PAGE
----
Apple is expected to announce a new low-cost iPhone later this year in an effort to compete with rivals like Samsung in emerging markets. Reports have suggested that to keep costs low, the Cupertino company will give it a plastic form factor similar to that of the iPhone 3G and iPhone 3GS.
And now that plastic shell appears to have been leaked for the first time.
Although it’s been almost over a week since the carnage of the Boston Marathon Bombings and the related manhunt and shootout came to a close, but there are still a lot more questions than answers about what happened and why.
A new report from Boston.com, though, has filled in some of the blanks in regards to the three hours on April 18th in which the Tsarnaev brothers carjacked a Mercedes driven by a 26-year-old Chinese man… and it looks like an iPhone app helped save his life.
BARCELONA, MOBILE WORLD CONGRESS — As I was walking around the show floor at MWC today, I noticed a number of smartphones that looked very familiar — yet they were being paraded by Chinese companies I’d never heard of. I saw what looked like a large iPhone 5, an entire range of Samsung Galaxy devices, and a number of high-end HTC handsets.
Except they weren’t really Apple, Samsung, or HTC devices at all; they were actually cheap clones that were trying their best to look like the real thing. They even had fake accessories that were identical to the originals.
Do you trust the translations you see on Chinese menus? I don’t. Why? Because my local Chinese restaurant — which lists dishes in Chinese, English and Spanish — manages to write a different description for each one.
Luckily, Waigo is here to help, with it’s augmented-reality translation. Or is that “here to confuse”?
I wouldn’t pay $8,600 for an iPhone if it was delivered by Tim Cook himself.
We’re still a few months away from Apple’s new iPhone unveiling, but that hasn’t stopped a number of Chinese retailers from selling the device in advance. They’re using the mockup pictures that have been circulating for weeks to make a quick buck from the hotly-anticipated handset, with some asking for as much as $8,600 a piece.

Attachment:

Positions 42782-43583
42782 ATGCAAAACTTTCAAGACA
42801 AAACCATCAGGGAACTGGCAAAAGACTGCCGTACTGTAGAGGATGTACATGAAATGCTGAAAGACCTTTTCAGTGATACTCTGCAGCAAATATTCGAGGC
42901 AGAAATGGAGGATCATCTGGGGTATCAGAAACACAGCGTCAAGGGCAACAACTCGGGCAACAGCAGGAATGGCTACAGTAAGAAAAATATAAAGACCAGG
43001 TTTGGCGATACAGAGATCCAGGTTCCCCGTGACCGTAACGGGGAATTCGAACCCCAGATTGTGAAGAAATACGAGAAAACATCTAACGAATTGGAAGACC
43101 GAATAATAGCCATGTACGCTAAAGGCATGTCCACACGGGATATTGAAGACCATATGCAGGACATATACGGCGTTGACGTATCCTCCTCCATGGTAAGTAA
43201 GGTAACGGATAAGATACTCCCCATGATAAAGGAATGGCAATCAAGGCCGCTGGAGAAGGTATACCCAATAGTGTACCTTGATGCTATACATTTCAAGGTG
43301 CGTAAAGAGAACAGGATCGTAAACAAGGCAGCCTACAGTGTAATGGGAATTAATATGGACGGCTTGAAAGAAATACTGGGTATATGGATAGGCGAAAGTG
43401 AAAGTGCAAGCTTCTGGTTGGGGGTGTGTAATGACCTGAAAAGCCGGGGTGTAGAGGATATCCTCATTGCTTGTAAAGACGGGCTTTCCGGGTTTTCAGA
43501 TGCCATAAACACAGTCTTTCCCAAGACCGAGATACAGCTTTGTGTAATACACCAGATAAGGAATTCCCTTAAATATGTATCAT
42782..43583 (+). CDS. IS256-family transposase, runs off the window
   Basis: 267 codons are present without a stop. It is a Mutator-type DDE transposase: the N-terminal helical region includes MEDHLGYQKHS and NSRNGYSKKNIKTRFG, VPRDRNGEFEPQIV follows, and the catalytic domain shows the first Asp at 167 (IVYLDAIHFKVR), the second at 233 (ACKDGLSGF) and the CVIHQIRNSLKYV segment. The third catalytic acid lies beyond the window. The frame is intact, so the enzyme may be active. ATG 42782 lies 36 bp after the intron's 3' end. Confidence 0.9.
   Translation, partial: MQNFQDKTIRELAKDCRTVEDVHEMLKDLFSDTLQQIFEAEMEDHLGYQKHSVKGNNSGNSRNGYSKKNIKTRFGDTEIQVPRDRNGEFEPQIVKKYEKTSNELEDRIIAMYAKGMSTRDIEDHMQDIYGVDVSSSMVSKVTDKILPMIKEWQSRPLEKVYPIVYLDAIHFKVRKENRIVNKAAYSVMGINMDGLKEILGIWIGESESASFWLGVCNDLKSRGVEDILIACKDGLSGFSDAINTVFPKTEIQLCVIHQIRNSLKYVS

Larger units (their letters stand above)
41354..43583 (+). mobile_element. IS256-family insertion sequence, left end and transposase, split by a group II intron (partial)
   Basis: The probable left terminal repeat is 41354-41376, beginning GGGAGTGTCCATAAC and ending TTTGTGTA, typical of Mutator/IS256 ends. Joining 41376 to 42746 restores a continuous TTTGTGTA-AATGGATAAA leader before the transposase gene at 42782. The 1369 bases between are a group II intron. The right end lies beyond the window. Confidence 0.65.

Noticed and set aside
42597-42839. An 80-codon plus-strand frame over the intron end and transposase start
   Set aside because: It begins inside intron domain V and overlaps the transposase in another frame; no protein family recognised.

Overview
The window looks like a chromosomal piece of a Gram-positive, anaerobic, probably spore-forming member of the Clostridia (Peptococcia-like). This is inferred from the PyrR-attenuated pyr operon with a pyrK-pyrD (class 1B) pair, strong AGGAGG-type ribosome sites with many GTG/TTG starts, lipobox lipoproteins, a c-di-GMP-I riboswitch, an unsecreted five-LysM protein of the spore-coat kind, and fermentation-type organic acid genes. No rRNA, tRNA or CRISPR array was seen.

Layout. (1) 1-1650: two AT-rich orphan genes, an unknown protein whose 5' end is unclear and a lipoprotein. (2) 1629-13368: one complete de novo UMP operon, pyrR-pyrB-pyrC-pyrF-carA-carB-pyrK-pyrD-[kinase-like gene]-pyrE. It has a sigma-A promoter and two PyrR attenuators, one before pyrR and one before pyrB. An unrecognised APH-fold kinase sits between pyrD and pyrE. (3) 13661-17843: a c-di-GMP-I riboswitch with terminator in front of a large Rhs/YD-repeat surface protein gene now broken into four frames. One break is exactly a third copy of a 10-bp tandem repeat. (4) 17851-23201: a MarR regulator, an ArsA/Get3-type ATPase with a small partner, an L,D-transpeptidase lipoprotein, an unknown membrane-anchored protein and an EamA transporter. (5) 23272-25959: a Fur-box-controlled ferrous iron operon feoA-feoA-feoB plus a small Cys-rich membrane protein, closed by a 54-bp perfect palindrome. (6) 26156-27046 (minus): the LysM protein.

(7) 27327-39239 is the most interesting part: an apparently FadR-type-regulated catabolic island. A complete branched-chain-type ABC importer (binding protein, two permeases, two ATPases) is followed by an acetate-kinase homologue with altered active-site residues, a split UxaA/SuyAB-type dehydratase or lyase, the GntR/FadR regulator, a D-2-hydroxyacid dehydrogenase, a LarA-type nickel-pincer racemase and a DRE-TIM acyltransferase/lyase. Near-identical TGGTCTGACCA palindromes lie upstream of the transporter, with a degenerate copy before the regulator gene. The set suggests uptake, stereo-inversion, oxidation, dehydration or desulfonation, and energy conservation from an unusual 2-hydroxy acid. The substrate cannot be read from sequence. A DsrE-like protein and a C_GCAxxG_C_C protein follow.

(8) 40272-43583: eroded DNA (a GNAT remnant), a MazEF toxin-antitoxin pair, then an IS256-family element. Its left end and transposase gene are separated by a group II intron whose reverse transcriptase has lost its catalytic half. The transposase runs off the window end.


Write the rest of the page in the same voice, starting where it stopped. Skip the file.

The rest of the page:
Proview wants at least $400 million from Apple for using the iPad name.
Proview has long been battling with Apple over its use of the “iPad” trademark in China, but the Cupertino company has moved to put an end to the dispute by offering a settlement figure of ¥100 million (around $16 million). The problem is, that sum covers very little of Proview’s massive debt, and the company is demanding a $400 million payout instead.
Apple will help Foxconn improve labor conditions by stumping up some of the cash.
Foxconn chief executive Terry Gou has confirmed that Apple will use some of its cash to help improve the labor conditions for more than 1 million workers in Foxconn’s Chinese factories, where devices like the iPhone, iPad, and iPod are assembled.
Sure it can play Angry Birds and send email, but it's not worth an internal organ.
Five people in southern China have been charged with intentional injury after a Chinese teenager sold his kidney to purchase an iPhone and an iPad last April. The group includes the surgeon who removed the kidney from the 17-year-old, who now suffers from renal deficiency.
Tomb Sweeping Day is a tradition that dates back thousands of years in China.
The Chinese will celebrate Tomb Sweeping Day on April 4, a ceremony which encourages them to remember their ancestors by laying out food at their grave sites, and burning paper replicas of daily necessities, such as clothes, money, cars, and houses. This year a few new items have been added to that list of necessities: the iPad and the iPhone.
Tim Cook was outraged by a recent report from The New York Timesthat provided a detailed look at the poor working conditions for Chinese factory workers assembling our Apple gadgets. It seems he’s not the only one. The BSR, a leader in corporate responsibility which works with Apple to develop sustainable business strategies, has labeled the report “inaccurate” and “misleading,” and has requested that it is corrected by the NYT.